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This is one of the many reasons why I love AD and the denizens thereof. Splendid organic discussions like this one. Des' original post grew wings and flew as people contributed their comments and the thread 'just growed, like Topsy'.I often wondered where I got that phrase from so I just googled it. It turns out it's from Uncle Tom's Cabin. Here's Wikipedia on the subject: 'Topsy: A "ragamuffin" young slave girl. When asked if she knows who made her, she professes ignorance of both God and a mother, saying "I s'pect I growed. Don't think nobody never made me." 'Now, what does 'Dilettante' mean, I wonder?!

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Now, what does 'Dilettante' mean, I wonder?!
A dilettante is a large dill pickle with orange spots. Generally, they have good dress sense. Though I've never dated one, so I can't comment personally.What this has to do with Rachmaninoff's 2nd piano concerto I have not the vaguest.
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A dilettante is a large dill pickle with orange spots. Generally, they have good dress sense. Though I've never dated one, so I can't comment personally.What this has to do with Rachmaninoff's 2nd piano concerto I have not the vaguest.
Camy I don't know either, but your reply has everything to do with the outrageous behaviour in this blog. :sad:
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Outrageous behaviour? That's bad. Spank them, Des! ;)
I thought about it, but decided against the spanking as I believe they would only enjoy it, and where is the fun in that? :sad:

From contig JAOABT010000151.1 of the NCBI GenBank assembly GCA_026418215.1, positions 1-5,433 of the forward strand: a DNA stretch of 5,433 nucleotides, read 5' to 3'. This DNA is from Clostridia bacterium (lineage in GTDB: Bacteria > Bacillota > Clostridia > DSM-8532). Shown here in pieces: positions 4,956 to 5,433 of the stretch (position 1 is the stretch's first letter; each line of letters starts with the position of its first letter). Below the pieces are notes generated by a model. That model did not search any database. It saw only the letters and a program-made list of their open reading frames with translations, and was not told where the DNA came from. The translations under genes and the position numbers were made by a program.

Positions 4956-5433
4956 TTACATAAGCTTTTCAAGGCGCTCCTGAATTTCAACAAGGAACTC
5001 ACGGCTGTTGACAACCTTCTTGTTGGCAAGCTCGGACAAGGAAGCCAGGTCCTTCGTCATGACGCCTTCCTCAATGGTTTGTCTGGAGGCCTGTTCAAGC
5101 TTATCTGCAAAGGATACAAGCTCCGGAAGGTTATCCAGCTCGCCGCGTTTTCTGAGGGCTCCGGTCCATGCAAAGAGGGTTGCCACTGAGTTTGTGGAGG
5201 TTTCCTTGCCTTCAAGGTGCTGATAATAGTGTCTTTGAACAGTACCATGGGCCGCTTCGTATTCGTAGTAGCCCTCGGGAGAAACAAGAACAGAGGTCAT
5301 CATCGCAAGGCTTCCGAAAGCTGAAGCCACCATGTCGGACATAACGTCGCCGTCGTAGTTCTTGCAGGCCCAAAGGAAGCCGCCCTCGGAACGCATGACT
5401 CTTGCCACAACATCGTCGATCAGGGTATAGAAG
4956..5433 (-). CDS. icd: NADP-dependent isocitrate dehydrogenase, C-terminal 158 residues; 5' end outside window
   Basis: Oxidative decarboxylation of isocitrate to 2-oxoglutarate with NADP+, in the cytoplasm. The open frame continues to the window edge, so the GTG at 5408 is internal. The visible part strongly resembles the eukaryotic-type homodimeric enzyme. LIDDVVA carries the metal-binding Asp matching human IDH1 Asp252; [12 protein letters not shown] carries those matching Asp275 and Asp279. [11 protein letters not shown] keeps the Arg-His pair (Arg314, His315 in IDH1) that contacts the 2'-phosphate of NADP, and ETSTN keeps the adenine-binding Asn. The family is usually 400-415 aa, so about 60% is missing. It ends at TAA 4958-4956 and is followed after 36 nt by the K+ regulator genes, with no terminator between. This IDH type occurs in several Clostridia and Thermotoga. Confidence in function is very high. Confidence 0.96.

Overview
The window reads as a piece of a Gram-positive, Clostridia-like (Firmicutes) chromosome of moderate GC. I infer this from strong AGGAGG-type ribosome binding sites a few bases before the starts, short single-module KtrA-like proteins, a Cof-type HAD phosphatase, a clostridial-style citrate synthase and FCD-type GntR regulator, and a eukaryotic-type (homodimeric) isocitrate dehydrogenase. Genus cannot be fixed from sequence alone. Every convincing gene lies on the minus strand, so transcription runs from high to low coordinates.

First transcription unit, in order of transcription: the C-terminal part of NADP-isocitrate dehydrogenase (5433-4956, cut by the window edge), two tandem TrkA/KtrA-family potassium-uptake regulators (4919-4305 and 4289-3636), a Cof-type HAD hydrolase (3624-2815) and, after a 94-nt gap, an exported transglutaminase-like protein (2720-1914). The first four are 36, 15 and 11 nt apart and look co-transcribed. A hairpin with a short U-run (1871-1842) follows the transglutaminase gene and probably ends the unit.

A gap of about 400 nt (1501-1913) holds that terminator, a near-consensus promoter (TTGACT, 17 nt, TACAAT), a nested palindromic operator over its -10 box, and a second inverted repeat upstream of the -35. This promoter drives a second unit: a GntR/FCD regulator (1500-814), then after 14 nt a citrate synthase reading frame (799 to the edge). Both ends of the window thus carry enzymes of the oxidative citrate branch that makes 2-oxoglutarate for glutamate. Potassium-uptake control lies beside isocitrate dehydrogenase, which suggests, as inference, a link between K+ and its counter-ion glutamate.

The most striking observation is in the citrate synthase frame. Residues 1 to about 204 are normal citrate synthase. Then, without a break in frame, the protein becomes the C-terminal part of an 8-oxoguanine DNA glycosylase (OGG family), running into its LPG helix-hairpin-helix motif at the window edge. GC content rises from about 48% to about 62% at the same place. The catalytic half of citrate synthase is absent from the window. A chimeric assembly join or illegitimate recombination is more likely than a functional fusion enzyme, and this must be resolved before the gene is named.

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OK, very late to the thread, sorry. I had pressing engagements. (I wish.)

Well, I saw the blog post title, and I was all ready for a discussion of big hair or weird hairstyles, or perhaps the ecstatic reactions to music by the performers and audience, or well, I'm not sure, but that didn't happen in the topic. I was all geared up to babble a reply though. Anyhoo.

So instead, I see Des got himself in trouble on the tube again. Hmm, I think possibly it's not the first time he's had trouble after dealing with a tube of some sort, yes? Though perhaps the experience (and fun) was worth the trouble. Yes, I'm being intentionally a bit sassy with the innuendo there. It's not my usual written voice, but what the heck, why not try something new? I'd like to think I'm growing too.

But about comments dropping off or negative comments? Well, I have sometimes wondered if I'm Blue the Topic-Killer, much like whoever it was, the Giant-Killer. (Joe or David, either one.) I don't know why some topics stop getting comments, when it seems like there's still plenty to discuss. :shrug:

Negative comments or lack of response, when you've just said you're gay? Eh, it happens. Des is likely more experienced dealing with that than I am, so he probably doesn't need my reply there. We can expect a few negatives or lack of response. We won't get into what my phobic aunt would say. (I think I may do a send up of her, at some point.) Let's just say, you've heard before, all the things she'd say.